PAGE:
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Title: Extracellular pH : a fundamental regulator of bone cell function
Author: Brandao-Burch, A.
Awarding Body: University of London
Current Institution: University College London (University of London)
Date of Award: 2005
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Systemic acidosis is associated with bone loss and impaired bone mineralisation. The aim of this PhD project was to further investigate the action of extracellular pH on the function of osteoclasts and osteoblasts. I showed that blood-derived human osteoclasts exhibited a highly reproducible acid-activation response, with maximal activation close to pH 7.0, and little activity at blood pH (7.4). These experiments also provided strong evidence that accessory cells, such as osteoblasts or stromal cells, are not required for acid-activation of resorption. The pH-activation profile of human osteoclasts was similar to that of the recently discovered KT-sensing human G- protein-coupled receptor OGR1. Expression of OGR1 and TDAG8 (another GPCR) was detected in human osteoclasts and was upregulated by low pH. I obtained evidence that the multifunctional receptor TRPV1, which senses protons, heat and capsaicin, was expressed by human osteoclasts and was also upregulated at pH 7.0. Moreover, I showed that the alkaloid capsaicin strongly stimulated osteoclasts in non- acidified conditions. To date, only pertussis toxin has been reported to activate osteoclasts without co-stimulation by H. Using mouse bone organ cultures I found that resorption-associated factors TRACP, cathepsin K and TRAF-6 were also upregulated by acidosis. The effect of PTH on human osteoclasts was also studied. I showed that PTH directly stimulates human osteoclasts in the absence of osteoblasts, but only when acid-activated. This finding suggests that the dogma that PTH stimulation of osteoclast is osteoblast-mediated may not be correct. Studies using primary rat osteoblast cultures showed that the formation of mineralised bone nodules is inhibited by acidosis. The same pH reduction, which increases Ca2+ and PO43" solubility of hydroxyapatite by 2- and 4-fold respectively, did not alter collagen production or osteoblast proliferation but decreased alkaline phosphatase activity and expression. Thus, the primary effect of acidosis on osteoblast function is to cause a selective inhibition of bone mineralisation. In conclusion, this study showed that the important "double negative" action of acidosis on bone cells is consistent with a pathophysiological role of bone as a reserve of base to buffer excess protons when the kidneys and lungs are unable to maintain acid-base balance within narrow physiological limits.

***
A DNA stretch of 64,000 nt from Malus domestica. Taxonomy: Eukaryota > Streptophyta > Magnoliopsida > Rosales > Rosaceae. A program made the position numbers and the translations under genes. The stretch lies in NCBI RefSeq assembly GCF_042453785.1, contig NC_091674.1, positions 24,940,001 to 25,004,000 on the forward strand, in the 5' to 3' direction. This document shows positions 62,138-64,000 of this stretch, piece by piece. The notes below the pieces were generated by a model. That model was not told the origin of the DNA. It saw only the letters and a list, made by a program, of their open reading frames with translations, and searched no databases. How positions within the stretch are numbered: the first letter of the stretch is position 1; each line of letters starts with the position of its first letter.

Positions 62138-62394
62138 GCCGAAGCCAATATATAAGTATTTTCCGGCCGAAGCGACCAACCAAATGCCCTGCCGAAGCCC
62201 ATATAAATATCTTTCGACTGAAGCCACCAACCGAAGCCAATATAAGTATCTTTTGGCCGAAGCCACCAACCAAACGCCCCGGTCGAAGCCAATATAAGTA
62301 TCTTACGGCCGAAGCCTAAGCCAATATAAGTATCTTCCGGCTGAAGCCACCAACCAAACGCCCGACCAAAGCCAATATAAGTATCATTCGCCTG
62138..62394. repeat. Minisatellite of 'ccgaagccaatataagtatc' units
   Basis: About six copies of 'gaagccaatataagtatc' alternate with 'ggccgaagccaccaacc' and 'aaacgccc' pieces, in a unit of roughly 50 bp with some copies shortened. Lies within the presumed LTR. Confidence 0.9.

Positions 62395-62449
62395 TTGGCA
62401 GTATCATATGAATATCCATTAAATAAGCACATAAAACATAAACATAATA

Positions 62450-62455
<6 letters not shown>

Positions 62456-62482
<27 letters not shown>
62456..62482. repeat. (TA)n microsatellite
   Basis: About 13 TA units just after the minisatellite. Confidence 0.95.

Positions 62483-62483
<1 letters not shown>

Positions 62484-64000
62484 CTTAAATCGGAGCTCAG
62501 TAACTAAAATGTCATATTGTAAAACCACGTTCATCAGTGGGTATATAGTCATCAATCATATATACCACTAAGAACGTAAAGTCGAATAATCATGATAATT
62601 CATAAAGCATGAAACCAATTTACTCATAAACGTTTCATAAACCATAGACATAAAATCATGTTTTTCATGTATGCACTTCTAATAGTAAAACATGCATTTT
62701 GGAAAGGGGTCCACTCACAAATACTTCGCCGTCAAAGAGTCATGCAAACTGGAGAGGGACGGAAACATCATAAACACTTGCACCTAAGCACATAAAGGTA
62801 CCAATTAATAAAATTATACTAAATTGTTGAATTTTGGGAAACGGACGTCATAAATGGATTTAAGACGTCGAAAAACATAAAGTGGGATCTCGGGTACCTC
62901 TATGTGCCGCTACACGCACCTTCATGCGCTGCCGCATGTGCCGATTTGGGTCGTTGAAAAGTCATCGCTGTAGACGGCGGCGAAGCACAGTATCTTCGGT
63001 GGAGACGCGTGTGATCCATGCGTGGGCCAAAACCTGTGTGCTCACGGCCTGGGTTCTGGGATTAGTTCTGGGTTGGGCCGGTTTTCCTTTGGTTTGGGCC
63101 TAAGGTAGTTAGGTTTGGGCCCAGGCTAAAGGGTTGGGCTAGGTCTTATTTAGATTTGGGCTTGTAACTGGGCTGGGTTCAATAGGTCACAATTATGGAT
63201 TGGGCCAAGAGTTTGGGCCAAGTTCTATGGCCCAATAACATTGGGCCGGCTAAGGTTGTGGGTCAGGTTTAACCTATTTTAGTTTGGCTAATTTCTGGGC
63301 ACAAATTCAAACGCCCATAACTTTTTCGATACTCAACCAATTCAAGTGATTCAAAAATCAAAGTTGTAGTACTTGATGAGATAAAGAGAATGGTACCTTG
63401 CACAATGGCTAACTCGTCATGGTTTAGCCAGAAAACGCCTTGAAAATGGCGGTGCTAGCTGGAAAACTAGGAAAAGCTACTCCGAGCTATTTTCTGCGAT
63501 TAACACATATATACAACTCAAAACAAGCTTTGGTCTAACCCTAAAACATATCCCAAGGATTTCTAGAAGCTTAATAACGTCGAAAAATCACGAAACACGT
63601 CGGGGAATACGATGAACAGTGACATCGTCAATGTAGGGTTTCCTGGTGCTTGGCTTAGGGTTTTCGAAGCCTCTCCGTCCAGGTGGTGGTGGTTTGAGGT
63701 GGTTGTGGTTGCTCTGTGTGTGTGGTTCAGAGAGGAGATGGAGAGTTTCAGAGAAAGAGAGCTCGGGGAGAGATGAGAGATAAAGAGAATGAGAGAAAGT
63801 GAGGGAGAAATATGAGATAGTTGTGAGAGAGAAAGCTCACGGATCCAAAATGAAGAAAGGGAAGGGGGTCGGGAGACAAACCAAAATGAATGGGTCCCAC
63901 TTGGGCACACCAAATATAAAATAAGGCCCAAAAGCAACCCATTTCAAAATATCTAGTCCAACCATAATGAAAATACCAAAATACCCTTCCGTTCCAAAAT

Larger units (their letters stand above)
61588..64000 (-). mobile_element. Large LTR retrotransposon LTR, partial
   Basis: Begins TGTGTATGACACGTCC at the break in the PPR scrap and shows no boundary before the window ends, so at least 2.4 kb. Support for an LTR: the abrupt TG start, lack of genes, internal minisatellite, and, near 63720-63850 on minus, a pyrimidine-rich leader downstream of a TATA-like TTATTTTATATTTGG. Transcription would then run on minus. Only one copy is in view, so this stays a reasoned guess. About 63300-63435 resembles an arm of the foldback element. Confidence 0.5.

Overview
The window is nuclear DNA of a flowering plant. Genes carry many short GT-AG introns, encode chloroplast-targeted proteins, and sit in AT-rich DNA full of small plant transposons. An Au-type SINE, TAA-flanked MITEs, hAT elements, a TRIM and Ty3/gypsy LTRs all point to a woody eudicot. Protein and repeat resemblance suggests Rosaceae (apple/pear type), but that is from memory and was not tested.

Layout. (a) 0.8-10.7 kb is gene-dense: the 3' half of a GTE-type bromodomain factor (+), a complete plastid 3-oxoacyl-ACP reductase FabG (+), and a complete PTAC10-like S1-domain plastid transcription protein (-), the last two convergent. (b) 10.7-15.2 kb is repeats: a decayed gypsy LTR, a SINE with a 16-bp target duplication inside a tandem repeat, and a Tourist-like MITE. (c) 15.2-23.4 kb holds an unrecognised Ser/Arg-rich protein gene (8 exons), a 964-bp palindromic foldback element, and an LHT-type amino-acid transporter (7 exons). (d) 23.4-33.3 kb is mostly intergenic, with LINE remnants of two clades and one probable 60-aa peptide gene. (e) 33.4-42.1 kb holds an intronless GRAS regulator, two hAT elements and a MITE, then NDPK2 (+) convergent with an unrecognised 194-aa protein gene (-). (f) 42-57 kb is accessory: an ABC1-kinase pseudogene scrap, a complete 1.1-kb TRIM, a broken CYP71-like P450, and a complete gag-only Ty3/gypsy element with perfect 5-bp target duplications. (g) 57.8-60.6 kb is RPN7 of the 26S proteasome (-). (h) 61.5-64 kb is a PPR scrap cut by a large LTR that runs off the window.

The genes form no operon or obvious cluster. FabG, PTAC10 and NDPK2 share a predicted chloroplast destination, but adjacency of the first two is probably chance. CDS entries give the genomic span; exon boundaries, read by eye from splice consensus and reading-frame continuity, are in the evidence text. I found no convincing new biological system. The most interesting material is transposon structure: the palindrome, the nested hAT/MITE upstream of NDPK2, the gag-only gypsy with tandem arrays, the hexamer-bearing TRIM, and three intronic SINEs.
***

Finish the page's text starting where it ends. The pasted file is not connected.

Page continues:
Supervisor: Not available Sponsor: Not available
Qualification Name: Thesis (Ph.D.) Qualification Level: Doctoral
EThOS ID:  DOI: Not available